You won’t need to start including dumbbell wrist exercises into your fitness routine, but ricing potatoes does require some grip strength. To avoid a struggle, be sure that potatoes are well-cooked so they’re not too tough to process. A unit with a longer handle makes it easier to rice potatoes. Avoid ricers with short stubby handles.
It takes a bit more effort to rice potatoes than to mash them. You’ll need to manually place cooked potatoes in the hopper and use force to process them. A ricer is a little tougher to clean than a masher, and the process can be messier than directly mashing potatoes in the pot they were boiled in.
Choose a stainless steel ricer for durability. A thick plastic housing will do the trick, too.
Avoid lightweight ricers made from flimsy materials. You’ll need to press fairly hard to process tubers, so a ricer should be able to withstand considerable pressure. Cast iron is an extra durable material, but ricers made of cast iron are much heavier and may not be easy for all individuals to handle.
Opt for a ricer with textured handles to help you get a better grip while applying pressure. A handle that’s too slippery may leave you struggling to rice your potatoes or may cause the device to fly out of your hands and create a mess.
A ricer with swappable grater attachments allows users to alter the texture of the resulting potato mash. Larger holes create a coarse mash while smaller ones create a fluffier pile. Bear in mind that the finer the grater, the tougher it is to press food through it.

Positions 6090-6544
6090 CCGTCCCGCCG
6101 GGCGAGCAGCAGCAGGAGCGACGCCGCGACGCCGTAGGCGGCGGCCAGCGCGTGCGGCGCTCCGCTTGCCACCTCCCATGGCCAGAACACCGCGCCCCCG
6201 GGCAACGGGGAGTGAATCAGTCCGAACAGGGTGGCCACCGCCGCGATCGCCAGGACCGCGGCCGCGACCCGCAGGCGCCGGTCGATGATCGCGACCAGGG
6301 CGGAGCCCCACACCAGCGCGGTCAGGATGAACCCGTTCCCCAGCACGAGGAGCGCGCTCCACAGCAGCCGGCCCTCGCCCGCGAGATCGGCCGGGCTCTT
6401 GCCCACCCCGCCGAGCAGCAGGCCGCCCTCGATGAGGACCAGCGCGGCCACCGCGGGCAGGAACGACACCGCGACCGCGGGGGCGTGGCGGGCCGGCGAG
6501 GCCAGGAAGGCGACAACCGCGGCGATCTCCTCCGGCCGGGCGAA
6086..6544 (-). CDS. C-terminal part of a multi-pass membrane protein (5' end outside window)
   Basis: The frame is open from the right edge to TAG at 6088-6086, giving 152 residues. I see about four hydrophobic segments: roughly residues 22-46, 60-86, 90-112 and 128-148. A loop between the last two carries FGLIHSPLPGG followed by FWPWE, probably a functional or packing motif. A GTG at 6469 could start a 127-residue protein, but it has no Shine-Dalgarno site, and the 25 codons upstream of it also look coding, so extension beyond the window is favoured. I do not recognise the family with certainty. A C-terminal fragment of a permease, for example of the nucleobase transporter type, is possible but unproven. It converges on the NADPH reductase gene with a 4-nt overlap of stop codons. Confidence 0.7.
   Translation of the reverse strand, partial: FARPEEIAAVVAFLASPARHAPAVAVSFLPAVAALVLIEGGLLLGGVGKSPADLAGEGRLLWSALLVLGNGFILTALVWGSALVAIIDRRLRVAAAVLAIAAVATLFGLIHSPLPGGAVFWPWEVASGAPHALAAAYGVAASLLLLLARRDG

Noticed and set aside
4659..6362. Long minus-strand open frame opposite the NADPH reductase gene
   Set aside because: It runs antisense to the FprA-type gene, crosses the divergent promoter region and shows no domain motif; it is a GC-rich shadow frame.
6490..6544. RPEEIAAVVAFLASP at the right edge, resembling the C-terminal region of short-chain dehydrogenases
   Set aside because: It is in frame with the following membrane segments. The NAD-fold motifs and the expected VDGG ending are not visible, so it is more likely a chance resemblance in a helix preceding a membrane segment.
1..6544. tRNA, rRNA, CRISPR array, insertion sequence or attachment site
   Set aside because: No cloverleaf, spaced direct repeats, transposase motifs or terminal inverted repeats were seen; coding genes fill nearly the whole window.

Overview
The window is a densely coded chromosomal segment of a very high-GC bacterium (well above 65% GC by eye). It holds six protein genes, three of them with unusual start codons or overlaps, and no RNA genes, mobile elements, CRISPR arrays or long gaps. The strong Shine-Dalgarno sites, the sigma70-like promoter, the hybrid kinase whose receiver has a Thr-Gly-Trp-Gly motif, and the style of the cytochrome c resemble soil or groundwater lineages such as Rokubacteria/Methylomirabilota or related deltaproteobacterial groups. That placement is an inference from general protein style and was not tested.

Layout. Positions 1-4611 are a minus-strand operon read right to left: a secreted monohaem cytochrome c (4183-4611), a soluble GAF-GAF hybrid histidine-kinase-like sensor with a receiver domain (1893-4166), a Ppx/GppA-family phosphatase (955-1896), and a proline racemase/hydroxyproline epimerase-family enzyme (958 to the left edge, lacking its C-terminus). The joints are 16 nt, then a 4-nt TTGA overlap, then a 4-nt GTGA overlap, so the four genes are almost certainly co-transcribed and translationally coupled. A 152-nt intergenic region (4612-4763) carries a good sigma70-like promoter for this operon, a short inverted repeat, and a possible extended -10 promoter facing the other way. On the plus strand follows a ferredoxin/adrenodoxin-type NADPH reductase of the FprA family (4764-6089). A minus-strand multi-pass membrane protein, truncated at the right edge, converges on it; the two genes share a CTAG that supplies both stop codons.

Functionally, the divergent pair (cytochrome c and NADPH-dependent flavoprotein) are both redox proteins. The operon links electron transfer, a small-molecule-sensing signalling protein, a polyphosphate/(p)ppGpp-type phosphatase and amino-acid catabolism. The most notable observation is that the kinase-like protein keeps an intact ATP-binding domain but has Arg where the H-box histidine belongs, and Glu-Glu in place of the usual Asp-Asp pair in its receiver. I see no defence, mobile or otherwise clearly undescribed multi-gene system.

A dishwasher-safe unit is easy to clean, but be sure to rinse it before you place it in the dishwasher since potato tends to dry out quickly. Once it’s dried onto the ricer, it sticks like glue and is tough to wash off without a bit of effort.
Some ricers feature an indented notch that makes it possible to secure the ricer on the lip of a bowl or pot.
A standard potato ricer will run $12 to $25. Ricer sets that feature multiple discs fall at the higher end of the pricing scale. A jumbo-sized ricer designed to hold three cups of potatoes or more costs at least $35.
A ricer can be used for more than simply fluffing up potatoes.
Q. Do I really need a masher and a ricer?
A. If you prefer more rustic, lumpy mashed potatoes, you may want to keep your masher on hand. A ricer, though, will provide you with uniformly fluffy mashed potatoes. The tool is useful for other kitchen tasks, too, unlike a regular potato masher.
Q. How do I clean my potato ricer?
A. Rinse your ricer immediately after use to prevent food from sticking. Use a dishwashing brush to remove stubborn bits of starch or other food. A ricer with multiple pieces is easier to clean than one that doesn’t come apart. When putting your ricer through the dishwasher always set pieces on the top rack.
Q. Should I peel potatoes before boiling them?
A. Nope! That’s the beauty of a potato ricer. A good quality ricer will process the starch and leave the skins behind. The only reason you may prefer to peel potatoes or other foods is if the skins are particularly dirty. If you grow your own potatoes, washing dirt off may be tough, so peel away!